Journal metrics

Journal metrics

  • IF value: 4.524 IF 4.524
  • IF 5-year value: 5.558 IF 5-year 5.558
  • CiteScore value: 4.84 CiteScore 4.84
  • SNIP value: 1.425 SNIP 1.425
  • SJR value: 3.034 SJR 3.034
  • IPP value: 4.65 IPP 4.65
  • h5-index value: 52 h5-index 52
  • Scimago H index value: 55 Scimago H index 55
Discussion papers | Copyright
https://doi.org/10.5194/tc-2018-91
© Author(s) 2018. This work is distributed under
the Creative Commons Attribution 4.0 License.

Brief communication 15 May 2018

Brief communication | 15 May 2018

Review status
This discussion paper is a preprint. A revision of this manuscript was accepted for the journal The Cryosphere (TC) and is expected to appear here in due course.

Recent changes in summer Greenland blocking captured by none of the CMIP5 models

Edward Hanna1, Xavier Fettweis2, and Richard J. Hall1 Edward Hanna et al.
  • 1School of Geography and Lincoln Centre forWater and Planetary Health, University of Lincoln, UK
  • 2Laboratory of Climatology, Department of Geography, University of Liège, Liège, Belgium

Abstract. Recent studies note a significant increase in high-pressure blocking over the Greenland region (Greenland Blocking Index, GBI) in summer since the 1990s. Such a general circulation change, indicated by a negative trend in the North Atlantic Oscillation (NAO) index, is generally highlighted as a major driver of recent surface melt records observed on the Greenland Ice Sheet (GrIS). Here we compare reanalysis-based GBI records with those from the Coupled Model Intercomparison Project 5 (CMIP5) suite of global climate models over 1950–2100. We find that the recent summer GBI increase lies well outside the range of modelled past reconstructions (Historical scenario) and future GBI projections (RCP4.5 and RCP8.5). The models consistently project a future decrease in GBI (linked to an increase in NAO), which highlights a likely key deficiency of current climate models if the recently-observed circulation changes continue to persist. Given well-established connections between atmospheric pressure over the Greenland region and air temperature and precipitation extremes downstream, e.g. over Northwest Europe, this brings into question the accuracy of simulated North Atlantic jet stream changes and resulting climatological anomalies over densely populated regions of northern Europe as well as of future projections of GrIS mass balance produced using global and regional climate models.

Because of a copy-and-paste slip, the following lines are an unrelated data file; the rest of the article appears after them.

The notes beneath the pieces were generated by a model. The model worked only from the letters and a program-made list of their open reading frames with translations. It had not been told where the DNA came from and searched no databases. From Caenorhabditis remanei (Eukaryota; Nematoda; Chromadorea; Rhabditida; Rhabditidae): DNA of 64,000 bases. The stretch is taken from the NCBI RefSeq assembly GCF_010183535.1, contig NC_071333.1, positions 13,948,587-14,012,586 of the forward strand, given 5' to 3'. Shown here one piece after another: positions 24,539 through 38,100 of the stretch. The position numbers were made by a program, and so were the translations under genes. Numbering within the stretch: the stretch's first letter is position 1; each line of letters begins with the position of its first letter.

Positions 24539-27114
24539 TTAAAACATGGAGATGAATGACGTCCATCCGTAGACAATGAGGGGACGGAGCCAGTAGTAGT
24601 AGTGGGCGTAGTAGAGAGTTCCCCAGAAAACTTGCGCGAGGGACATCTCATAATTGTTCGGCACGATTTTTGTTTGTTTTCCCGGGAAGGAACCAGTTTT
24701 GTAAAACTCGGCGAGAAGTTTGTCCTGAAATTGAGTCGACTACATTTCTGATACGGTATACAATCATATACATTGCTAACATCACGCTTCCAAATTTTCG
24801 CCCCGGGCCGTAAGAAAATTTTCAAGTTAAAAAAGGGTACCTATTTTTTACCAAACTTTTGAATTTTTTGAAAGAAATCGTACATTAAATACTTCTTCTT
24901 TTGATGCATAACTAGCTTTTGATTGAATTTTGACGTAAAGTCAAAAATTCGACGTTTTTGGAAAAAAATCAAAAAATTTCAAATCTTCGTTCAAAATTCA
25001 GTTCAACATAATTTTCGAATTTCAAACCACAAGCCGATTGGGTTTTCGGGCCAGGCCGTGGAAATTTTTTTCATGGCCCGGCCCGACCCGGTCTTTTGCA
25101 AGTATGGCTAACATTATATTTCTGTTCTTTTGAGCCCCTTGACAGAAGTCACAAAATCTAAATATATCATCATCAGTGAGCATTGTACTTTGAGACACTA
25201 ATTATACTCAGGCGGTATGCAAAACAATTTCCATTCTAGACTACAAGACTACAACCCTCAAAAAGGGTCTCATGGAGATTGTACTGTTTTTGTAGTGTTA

Download & links
Edward Hanna et al.
Interactive discussion
Status: closed
Status: closed
AC: Author comment | RC: Referee comment | SC: Short comment | EC: Editor comment
Printer-friendly Version - Printer-friendly version Supplement - Supplement
Interactive discussion
Status: closed
Status: closed
AC: Author comment | RC: Referee comment | SC: Short comment | EC: Editor comment
Printer-friendly Version - Printer-friendly version Supplement - Supplement
Edward Hanna et al.
Edward Hanna et al.
Viewed
Total article views: 690 (including HTML, PDF, and XML)
HTML PDF XML Total Supplement BibTeX EndNote
527 154 9 690 27 4 4
  • HTML: 527
  • PDF: 154
  • XML: 9
  • Total: 690
  • Supplement: 27
  • BibTeX: 4
  • EndNote: 4
Views and downloads (calculated since 15 May 2018)
Cumulative views and downloads (calculated since 15 May 2018)
Viewed (geographical distribution)
Total article views: 690 (including HTML, PDF, and XML) Thereof 688 with geography defined and 2 with unknown origin.
Country # Views %
  • 1
1
 
 
 
 
Cited
Saved
No saved metrics found.
Discussed
No discussed metrics found.
Latest update: 23 Sep 2018
Publications Copernicus
Download
Short summary
The latest/recent generation of global climate models does not simulate the recent (last 30 years') increase in atmospheric high pressure over Greenland in summer but more rather projects decreasing pressure. This difference between climate models and observations raises serious questions about the ability of the models to accurately represent future changes in Greenland climate and ice-sheet mass balance. There are also likely effects on climate predictions downstream, e.g. over Europe.
The latest/recent generation of global climate models does not simulate the recent (last 30...
Citation
Share